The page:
Pick your pleasure
Soak up the season while harvesting berries and apples
Many days, Mother Nature locks you indoors and keeps you there with her sweltering heat or bone-chilling cold, soul-sapping humidity or ear-warping wind, rain, snow, sleet, thunder, lightning or hail.
This time of year, though, she seems to lay down her
weapons and summon us outdoors with her most alluring talents –
temperatures that are cool without being frigid, foliage that flaunts its
festive colors, and best of all, the ripeness of our favorite crops. What
better way is there to soak up autumn than to spend an hour or two
gathering blackberries, red raspberries, apples, or pumpkins?
Right now, you can pick blackberries at the Apple Barn in Chatham. Owner Gayle Johnson says this year's bumper blackberry crop has turned her and her employees into "pickin' fools – and that's an understatement." Her blackberries are the tame variety, which means they won't hurt you: the vines are thornless and the berries are plump and not nearly as seedy as the wild ones.
"I just had a lady come in with three pounds, and she said she never even moved down the row. They're a piece of cake to pick," Johnson says. She's selling them for $4.50 per pound, $3 if you pick them yourself. She expects the berries to be available through the first few days of September. She will have pumpkins ready to pick in October.
Apple Barn also sells 20 varieties of apples grown
just across the street from its store (along with cider, slushies,
smoothies, caramel apples, baked goods, fudge, flowers, tomatoes, peppers,
cucumbers, cantaloupe, and more), but Johnson allows customers to pick only
the pumpkins and blackberries.
If you want to pick apples, head 45 miles south down state Highway 4 to the 88-year-old Broom Orchard in Carlinville, which has been in the Broom family since 1968. Lisa Broom says Jonathans, perfect for covering in caramel, will be ready to pick Labor Day weekend. By mid-September, you can pick vintage Grimes Golden apples, known for their tart, spicy, sweet flavor.
In early October, you can pick a golden Japanese variety called Mutsu, also known as Mutzu or Crispin, that Broom says is good for both eating and baking. Beautiful pinkish Blushing Goldens, one of the few apples that seems to improve during storage, also ripen in early October. In mid-October, you can pick every pie-baker's favorite, the incomparable Granny Smiths.
"There's nothing that's going to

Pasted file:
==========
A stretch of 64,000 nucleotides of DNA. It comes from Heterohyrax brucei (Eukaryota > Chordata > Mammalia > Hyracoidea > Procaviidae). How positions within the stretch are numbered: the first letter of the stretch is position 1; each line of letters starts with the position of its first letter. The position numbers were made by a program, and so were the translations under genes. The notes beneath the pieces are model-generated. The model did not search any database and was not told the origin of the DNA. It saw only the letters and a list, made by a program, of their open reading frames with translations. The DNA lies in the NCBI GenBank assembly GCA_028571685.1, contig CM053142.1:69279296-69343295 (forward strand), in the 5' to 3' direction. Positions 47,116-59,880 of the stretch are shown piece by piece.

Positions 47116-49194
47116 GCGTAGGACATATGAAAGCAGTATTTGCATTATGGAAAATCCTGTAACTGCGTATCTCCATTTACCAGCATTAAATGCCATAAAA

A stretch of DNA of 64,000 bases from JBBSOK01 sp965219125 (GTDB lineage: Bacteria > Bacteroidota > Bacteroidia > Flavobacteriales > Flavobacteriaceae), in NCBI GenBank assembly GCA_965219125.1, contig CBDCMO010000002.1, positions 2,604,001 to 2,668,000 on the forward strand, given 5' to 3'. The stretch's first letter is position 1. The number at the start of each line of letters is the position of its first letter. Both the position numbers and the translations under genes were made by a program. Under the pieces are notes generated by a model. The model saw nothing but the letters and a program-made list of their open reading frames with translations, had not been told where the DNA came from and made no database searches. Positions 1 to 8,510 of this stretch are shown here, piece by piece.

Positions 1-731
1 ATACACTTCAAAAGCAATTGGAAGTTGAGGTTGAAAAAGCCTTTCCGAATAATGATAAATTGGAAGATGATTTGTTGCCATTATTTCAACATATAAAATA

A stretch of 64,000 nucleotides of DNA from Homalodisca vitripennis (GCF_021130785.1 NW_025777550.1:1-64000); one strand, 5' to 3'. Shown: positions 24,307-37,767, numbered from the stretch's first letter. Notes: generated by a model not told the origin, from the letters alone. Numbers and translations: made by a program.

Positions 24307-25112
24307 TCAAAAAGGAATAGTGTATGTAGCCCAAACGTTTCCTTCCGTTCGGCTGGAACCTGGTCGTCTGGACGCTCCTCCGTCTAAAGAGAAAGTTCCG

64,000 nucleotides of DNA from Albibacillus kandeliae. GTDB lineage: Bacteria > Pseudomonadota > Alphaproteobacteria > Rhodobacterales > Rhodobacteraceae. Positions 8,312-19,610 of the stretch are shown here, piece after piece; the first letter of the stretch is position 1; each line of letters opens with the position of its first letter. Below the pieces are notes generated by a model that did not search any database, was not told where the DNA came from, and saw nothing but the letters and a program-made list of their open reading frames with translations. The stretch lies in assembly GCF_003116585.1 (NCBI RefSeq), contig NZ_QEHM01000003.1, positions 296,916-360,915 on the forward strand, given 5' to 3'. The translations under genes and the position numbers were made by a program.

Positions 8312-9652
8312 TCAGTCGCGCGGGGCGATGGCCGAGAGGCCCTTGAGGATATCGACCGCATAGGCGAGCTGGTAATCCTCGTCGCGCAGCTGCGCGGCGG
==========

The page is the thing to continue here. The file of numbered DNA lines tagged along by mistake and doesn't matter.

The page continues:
have a tart flavor like Granny Smith," Broom says. "I
don't think you can compare anything to a Granny Smith."
Apple-picking is easier than you might imagine. You just show up, buy a bag, grab one of the Brooms' little red wagons, and start plucking fruit from the trees. There's no ladder-climbing involved; in fact, it's discouraged, Broom says. She and her husband, Jeff Broom, also have a farm store selling cider, butter, preserves and spreads made from their apples, plus popcorn, nuts, salsa and candles.
If you're thinking of heading to the Berry Patch in Buffalo Hart, about 10 miles northeast of Springfield, owner Jim Orr advises you to call ahead. His red raspberries have attracted more customers than he has crop. He has a waiting list of regulars begging for berries. The only client who can jump the line is his wife.
"If I only have one pint of red raspberries
left, and Charmaine wants red raspberries on her ice cream, she gets
'em first," Orr says. "I don't know if it's a
wise business decision, but it keeps our marriage on solid
Orr, a retired state worker, has devoted his relatively-small 23-acre farm to all the good stuff — strawberries, blackberries, pumpkins — plus rhubarb and asparagus.
"People either love it or they can't live without it," Orr says of those last two crops, admitting that when it comes time to harvest asparagus, in mid-April, he consumes the first two pounds himself. It's the only crop he doesn't offer on a you-pick-your-own basis.
Orr, 61, says most of his customers have been buying
his produce for a decade or more. Their loyalty is the one constant in an
enterprise where weather and insects wreak havoc on the bottom line (fruit
and vegetable farmers don't get government subsidies). "Every
year is different," he says. "You can't have a recipe for
2290 E. Walnut in Chatham
Open 9 a.m. to 6 p.m. every day,
April 1 until Christmas
U-pick crops: blackberries and pumpkins
12803 Broom Rd. in Carlinville
U-pick crops: apples
The Berry Patch
11471 Lynn Rd. in Buffalo Hart
U-pick crops: red raspberries,
blackberries, strawberries, pumpkins